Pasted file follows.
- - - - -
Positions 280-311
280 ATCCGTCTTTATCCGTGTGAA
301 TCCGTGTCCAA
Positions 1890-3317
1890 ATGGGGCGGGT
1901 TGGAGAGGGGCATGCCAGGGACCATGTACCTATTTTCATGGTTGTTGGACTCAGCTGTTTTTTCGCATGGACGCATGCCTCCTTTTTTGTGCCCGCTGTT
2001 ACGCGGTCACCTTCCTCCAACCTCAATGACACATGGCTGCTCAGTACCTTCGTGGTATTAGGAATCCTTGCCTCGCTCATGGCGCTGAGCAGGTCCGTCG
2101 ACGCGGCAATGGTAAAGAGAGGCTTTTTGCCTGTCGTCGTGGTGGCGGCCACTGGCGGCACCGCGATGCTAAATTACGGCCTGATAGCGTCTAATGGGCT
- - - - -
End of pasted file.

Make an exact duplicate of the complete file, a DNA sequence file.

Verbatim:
Positions 280-311
280 ATCCGTCTTTATCCGTGTGAA
301 TCCGTGTCCAA
Positions 1890-3317
1890 ATGGGGCGGGT
1901 TGGAGAGGGGCATGCCAGGGACCATGTACCTATTTTCATGGTTGTTGGACTCAGCTGTTTTTTCGCATGGACGCATGCCTCCTTTTTTGTGCCCGCTGTT
2001 ACGCGGTCACCTTCCTCCAACCTCAATGACACATGGCTGCTCAGTACCTTCGTGGTATTAGGAATCCTTGCCTCGCTCATGGCGCTGAGCAGGTCCGTCG
2101 ACGCGGCAATGGTAAAGAGAGGCTTTTTGCCTGTCGTCGTGGTGGCGGCCACTGGCGGCACCGCGATGCTAAATTACGGCCTGATAGCGTCTAATGGGCT